Inferring functional connectivity from time-series of events in large scale network deployments

Messager, Antoine, Parisis, George, Kiss, Istvan Z, Harper, Robert, Tee, Phil and Berthouze, Luc (2019) Inferring functional connectivity from time-series of events in large scale network deployments. IEEE Transactions on Network and Service Management, 16 (3). pp. 857-870. ISSN 1932-4537

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Abstract

To respond rapidly and accurately to network and service outages, network operators must deal with a large number of events resulting from the interaction of various services operating on complex, heterogeneous and evolving networks. In this paper, we introduce the concept of functional connectivity as an alternative approach to monitoring those events. Commonly used in the study of brain dynamics, functional connectivity is defined in terms of the presence of statistical dependencies between nodes. Although a number of techniques exist to infer functional connectivity in brain networks, their straightforward application to commercial network deployments is severely challenged by: (a) non-stationarity of the functional connectivity, (b) sparsity of the time-series of events, and (c) absence of an explicit model describing how events propagate through the network or indeed whether they propagate. Thus, in this paper, we present a novel inference approach whereby two nodes are defined as forming a functional edge if they emit substantially more coincident or short-lagged events than would be expected if they were statistically independent. The output of the method is an undirected weighted graph, where the weight of an edge between two nodes denotes the strength of the statistical dependence between them. We develop a model of time-varying functional connectivity whose parameters are determined by maximising the model's predictive power from one time window to the next. We assess the accuracy, efficiency and scalability of our method on two real datasets of network events spanning multiple months and on synthetic data for which ground truth is available. We compare our method against both a general-purpose time-varying network inference method and network management specific causal inference technique and discuss its merits in terms of sensitivity, accuracy and, importantly, scalability.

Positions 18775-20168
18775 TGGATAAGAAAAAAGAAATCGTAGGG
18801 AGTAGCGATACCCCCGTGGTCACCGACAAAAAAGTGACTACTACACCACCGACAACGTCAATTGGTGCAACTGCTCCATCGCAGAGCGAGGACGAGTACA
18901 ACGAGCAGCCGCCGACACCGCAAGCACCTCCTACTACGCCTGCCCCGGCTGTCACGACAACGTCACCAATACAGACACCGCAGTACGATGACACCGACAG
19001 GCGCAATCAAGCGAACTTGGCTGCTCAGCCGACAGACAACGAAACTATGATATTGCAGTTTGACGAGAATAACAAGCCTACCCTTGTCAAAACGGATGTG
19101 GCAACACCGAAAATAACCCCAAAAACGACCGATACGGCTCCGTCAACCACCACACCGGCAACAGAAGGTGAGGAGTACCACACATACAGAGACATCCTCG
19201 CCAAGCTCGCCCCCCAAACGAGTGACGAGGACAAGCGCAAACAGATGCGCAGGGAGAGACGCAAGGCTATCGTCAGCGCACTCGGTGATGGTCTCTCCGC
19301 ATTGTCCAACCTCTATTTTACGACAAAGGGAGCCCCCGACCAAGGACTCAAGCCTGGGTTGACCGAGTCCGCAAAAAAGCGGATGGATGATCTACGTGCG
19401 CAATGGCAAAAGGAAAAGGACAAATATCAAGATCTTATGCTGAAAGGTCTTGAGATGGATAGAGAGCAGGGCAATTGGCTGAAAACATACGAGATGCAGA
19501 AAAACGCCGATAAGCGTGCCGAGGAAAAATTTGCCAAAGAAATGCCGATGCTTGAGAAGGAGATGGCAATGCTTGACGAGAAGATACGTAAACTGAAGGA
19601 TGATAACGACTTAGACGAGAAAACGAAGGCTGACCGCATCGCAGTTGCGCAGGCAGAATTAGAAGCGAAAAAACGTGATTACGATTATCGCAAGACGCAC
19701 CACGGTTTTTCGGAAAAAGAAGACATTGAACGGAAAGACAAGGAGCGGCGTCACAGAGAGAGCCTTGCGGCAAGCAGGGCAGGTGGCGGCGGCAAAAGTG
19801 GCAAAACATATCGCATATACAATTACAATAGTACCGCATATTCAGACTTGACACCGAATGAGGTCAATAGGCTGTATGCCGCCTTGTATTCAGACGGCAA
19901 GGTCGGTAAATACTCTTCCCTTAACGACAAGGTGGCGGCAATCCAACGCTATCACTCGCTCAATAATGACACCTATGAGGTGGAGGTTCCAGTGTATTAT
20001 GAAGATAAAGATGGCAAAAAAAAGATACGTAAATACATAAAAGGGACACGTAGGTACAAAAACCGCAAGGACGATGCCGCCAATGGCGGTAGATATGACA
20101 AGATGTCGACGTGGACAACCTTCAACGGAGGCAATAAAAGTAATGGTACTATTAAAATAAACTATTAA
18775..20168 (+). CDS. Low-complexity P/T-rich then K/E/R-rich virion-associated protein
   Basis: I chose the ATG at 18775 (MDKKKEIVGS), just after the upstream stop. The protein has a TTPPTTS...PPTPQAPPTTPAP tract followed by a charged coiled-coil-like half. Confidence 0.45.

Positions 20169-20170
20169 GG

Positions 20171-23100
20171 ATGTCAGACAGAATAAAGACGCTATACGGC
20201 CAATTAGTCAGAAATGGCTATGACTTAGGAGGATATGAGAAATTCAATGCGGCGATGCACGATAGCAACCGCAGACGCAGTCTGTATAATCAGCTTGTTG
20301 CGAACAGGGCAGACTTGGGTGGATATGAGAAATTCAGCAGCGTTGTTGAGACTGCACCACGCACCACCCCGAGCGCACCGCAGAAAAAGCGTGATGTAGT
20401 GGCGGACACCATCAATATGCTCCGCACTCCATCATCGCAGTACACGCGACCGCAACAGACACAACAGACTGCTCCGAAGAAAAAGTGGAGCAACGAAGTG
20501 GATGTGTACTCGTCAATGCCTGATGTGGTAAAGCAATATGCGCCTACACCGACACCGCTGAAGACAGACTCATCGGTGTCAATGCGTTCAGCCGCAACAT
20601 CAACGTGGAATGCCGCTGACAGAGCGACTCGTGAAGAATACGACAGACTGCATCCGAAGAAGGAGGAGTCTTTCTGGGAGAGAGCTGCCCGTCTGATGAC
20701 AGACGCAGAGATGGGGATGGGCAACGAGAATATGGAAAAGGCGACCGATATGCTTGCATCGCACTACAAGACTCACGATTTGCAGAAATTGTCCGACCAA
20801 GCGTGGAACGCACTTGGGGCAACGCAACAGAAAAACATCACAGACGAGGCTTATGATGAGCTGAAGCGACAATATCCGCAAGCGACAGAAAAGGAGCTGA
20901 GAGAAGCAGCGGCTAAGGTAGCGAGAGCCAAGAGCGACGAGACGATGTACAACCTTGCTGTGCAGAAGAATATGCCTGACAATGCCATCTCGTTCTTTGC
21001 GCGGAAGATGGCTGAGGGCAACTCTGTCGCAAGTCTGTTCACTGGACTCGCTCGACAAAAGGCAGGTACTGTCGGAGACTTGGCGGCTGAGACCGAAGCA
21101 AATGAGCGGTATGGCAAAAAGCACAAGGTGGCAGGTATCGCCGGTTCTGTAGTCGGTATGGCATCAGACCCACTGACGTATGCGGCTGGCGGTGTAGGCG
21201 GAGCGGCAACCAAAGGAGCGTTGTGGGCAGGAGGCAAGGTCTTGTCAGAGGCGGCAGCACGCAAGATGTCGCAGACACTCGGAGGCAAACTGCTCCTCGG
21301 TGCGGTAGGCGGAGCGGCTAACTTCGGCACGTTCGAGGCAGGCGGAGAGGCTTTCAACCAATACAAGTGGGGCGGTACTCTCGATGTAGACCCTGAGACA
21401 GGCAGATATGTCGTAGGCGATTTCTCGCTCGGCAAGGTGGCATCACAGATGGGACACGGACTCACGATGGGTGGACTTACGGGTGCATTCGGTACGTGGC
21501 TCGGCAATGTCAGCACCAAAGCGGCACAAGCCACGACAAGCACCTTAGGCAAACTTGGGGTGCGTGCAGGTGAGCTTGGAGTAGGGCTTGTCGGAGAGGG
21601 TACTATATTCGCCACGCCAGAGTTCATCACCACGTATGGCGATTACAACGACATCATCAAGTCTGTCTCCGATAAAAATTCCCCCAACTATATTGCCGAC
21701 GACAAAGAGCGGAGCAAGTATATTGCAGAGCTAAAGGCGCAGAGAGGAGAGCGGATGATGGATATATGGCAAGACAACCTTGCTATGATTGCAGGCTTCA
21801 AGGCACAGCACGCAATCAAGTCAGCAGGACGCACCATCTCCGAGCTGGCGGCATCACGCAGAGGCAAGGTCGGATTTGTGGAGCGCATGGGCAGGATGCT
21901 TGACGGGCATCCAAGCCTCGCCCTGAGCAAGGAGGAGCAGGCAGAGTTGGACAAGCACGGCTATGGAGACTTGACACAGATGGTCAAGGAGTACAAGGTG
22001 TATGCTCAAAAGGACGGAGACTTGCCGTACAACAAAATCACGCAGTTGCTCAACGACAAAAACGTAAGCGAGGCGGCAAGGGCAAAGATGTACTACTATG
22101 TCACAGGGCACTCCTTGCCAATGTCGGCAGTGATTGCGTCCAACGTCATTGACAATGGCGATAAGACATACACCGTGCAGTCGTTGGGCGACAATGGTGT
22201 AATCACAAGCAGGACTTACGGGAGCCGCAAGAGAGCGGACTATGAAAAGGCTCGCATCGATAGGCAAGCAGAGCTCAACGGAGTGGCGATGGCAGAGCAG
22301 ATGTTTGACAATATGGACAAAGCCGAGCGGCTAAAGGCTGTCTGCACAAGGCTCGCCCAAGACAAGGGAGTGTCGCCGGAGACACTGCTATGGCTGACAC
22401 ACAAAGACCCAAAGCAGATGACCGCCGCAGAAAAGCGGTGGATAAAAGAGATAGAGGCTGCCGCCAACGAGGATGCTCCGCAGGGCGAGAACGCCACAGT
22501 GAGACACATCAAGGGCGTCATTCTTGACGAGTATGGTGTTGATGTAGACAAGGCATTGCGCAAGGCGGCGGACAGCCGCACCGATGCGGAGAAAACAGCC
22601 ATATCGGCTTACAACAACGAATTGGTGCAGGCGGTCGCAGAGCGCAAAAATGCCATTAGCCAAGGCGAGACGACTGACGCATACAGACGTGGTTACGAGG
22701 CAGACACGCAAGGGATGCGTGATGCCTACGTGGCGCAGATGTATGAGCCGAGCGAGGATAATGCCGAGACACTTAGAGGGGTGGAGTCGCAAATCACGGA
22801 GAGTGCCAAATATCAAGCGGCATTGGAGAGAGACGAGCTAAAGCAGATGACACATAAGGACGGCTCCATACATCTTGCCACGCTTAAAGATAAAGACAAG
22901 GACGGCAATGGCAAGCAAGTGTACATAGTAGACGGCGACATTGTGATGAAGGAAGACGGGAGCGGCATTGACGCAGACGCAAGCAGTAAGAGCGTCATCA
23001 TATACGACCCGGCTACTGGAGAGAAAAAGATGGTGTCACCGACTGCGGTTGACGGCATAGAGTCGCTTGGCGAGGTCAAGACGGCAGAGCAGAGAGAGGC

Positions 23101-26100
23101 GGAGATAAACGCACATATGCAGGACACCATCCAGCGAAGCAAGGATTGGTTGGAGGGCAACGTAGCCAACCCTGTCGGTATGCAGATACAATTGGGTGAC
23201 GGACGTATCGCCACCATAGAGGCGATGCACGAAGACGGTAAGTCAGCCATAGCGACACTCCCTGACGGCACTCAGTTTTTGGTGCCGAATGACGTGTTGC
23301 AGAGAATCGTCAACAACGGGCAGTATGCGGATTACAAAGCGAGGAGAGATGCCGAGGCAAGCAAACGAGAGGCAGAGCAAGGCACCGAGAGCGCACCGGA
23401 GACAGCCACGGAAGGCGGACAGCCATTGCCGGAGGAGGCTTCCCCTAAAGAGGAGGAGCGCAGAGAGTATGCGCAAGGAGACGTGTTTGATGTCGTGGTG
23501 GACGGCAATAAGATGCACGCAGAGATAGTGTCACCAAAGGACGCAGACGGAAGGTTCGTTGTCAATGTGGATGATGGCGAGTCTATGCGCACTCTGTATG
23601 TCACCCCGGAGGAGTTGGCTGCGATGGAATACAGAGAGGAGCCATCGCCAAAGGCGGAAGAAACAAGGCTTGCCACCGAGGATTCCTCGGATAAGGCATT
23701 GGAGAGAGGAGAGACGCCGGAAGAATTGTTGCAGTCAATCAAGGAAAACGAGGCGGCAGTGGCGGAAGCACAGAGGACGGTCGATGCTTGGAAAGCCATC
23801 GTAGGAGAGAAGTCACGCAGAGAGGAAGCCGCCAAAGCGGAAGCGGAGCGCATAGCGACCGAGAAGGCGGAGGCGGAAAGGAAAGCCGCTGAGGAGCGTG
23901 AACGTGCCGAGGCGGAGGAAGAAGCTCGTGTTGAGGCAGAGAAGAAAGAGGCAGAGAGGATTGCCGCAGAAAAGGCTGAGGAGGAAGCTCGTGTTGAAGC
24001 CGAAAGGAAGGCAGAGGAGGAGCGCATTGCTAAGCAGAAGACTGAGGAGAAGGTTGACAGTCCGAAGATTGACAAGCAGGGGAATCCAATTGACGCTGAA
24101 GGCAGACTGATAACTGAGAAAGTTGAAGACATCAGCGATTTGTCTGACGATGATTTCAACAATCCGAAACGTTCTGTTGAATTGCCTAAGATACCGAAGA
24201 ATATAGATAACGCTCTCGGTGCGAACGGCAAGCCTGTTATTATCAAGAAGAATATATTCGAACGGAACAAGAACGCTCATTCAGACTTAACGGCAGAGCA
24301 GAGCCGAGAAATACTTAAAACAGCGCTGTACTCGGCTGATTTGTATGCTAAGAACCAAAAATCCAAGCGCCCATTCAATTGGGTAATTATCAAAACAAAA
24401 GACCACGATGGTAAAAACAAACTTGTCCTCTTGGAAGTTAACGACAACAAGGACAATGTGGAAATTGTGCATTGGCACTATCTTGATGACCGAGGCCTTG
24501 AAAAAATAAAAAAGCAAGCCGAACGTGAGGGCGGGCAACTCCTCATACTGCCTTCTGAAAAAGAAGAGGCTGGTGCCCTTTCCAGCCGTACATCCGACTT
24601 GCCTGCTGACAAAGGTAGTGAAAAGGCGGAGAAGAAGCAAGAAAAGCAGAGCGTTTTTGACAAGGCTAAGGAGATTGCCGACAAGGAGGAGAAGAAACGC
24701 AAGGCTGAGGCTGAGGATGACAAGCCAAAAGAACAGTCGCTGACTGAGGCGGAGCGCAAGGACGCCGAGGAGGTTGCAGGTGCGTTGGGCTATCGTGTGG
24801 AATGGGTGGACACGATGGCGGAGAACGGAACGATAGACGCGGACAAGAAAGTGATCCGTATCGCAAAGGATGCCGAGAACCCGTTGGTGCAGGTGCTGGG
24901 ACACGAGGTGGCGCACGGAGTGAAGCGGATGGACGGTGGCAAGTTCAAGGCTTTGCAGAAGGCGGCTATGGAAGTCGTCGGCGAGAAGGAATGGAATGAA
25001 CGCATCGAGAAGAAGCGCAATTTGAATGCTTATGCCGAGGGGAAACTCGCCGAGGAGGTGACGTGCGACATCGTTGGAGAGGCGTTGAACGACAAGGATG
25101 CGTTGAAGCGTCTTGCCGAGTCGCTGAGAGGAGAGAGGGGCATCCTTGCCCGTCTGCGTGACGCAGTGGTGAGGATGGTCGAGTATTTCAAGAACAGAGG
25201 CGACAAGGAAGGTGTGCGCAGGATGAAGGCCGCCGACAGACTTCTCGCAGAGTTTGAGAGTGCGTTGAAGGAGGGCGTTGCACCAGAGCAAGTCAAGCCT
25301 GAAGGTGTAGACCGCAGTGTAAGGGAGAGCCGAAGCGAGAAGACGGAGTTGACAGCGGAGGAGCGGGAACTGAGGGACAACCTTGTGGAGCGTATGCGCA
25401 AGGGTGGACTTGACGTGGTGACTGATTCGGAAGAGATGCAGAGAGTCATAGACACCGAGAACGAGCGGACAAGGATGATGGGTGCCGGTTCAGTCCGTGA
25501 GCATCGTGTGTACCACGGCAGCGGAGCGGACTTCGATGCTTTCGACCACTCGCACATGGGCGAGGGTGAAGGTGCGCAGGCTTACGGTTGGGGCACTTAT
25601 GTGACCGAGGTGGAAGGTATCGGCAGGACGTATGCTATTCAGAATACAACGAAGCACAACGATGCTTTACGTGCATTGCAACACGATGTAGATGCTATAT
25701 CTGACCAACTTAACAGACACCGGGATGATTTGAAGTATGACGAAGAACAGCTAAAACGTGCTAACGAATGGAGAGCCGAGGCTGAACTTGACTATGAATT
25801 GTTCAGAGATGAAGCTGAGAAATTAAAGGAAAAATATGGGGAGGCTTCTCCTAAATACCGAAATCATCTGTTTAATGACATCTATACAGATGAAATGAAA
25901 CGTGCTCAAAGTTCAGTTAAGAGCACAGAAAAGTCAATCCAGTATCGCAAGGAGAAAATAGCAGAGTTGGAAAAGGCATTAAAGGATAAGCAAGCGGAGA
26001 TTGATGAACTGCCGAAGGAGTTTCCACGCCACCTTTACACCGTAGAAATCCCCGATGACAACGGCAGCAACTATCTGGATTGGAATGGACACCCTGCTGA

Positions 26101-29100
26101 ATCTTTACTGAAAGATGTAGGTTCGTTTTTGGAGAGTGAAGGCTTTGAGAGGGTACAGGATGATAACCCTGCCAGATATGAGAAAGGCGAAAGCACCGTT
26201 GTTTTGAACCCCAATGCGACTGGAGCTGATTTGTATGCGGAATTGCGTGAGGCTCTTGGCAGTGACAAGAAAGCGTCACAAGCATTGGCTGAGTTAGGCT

Item Type: Article
Keywords: network management, network events, functional connectivity inference
Schools and Departments: School of Engineering and Informatics > Informatics
School of Mathematical and Physical Sciences > Mathematics
Subjects: Q Science > QA Mathematics > QA0075 Electronic computers. Computer science
T Technology > TK Electrical engineering. Electronics Nuclear engineering > TK5101 Telecommunication > TK5105.5 Computer networks
Depositing User: Luc Berthouze
Date Deposited: 05 Aug 2019 14:25
Last Modified: 03 Dec 2019 09:45
URI: http://sro.sussex.ac.uk/id/eprint/85312

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A fast method for calculating the proximity matrix in a large-scale dynamic networkG1742MOOGSOFT INCAgreement dated 17 December 2014